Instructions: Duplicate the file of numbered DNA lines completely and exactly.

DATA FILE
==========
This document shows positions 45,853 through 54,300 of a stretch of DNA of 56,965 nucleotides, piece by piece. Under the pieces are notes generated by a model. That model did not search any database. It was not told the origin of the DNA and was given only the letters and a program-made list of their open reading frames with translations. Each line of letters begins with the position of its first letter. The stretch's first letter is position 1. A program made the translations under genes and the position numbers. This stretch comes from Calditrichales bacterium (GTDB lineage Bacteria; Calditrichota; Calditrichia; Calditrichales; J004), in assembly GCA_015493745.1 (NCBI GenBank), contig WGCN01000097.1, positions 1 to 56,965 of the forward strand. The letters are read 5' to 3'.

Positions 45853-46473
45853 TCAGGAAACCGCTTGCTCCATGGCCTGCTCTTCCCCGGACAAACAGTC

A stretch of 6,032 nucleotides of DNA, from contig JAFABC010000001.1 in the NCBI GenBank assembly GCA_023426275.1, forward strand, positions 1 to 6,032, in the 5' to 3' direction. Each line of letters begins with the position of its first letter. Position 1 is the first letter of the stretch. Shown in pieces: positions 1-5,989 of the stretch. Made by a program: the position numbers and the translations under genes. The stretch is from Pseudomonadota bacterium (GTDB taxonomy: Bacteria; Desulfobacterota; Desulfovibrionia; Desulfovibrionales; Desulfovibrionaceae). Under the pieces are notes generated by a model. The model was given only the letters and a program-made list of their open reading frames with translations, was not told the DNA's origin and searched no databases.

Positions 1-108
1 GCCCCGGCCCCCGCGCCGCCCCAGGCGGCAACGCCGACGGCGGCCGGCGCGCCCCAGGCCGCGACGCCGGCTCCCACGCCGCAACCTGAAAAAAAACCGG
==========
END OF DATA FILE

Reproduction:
This document shows positions 45,853 through 54,300 of a stretch of DNA of 56,965 nucleotides, piece by piece. Under the pieces are notes generated by a model. That model did not search any database. It was not told the origin of the DNA and was given only the letters and a program-made list of their open reading frames with translations. Each line of letters begins with the position of its first letter. The stretch's first letter is position 1. A program made the translations under genes and the position numbers. This stretch comes from Calditrichales bacterium (GTDB lineage Bacteria; Calditrichota; Calditrichia; Calditrichales; J004), in assembly GCA_015493745.1 (NCBI GenBank), contig WGCN01000097.1, positions 1 to 56,965 of the forward strand. The letters are read 5' to 3'.

Positions 45853-46473
45853 TCAGGAAACCGCTTGCTCCATGGCCTGCTCTTCCCCGGACAAACAGTC

A stretch of 6,032 nucleotides of DNA, from contig JAFABC010000001.1 in the NCBI GenBank assembly GCA_023426275.1, forward strand, positions 1 to 6,032, in the 5' to 3' direction. Each line of letters begins with the position of its first letter. Position 1 is the first letter of the stretch. Shown in pieces: positions 1-5,989 of the stretch. Made by a program: the position numbers and the translations under genes. The stretch is from Pseudomonadota bacterium (GTDB taxonomy: Bacteria; Desulfobacterota; Desulfovibrionia; Desulfovibrionales; Desulfovibrionaceae). Under the pieces are notes generated by a model. The model was given only the letters and a program-made list of their open reading frames with translations, was not told the DNA's origin and searched no databases.

Positions 1-108
1 GCCCCGGCCCCCGCGCCGCCCCAGGCGGCAACGCCGACGGCGGCCGGCGCGCCCCAGGCCGCGACGCCGGCTCCCACGCCGCAACCTGAAAAAAAACCGG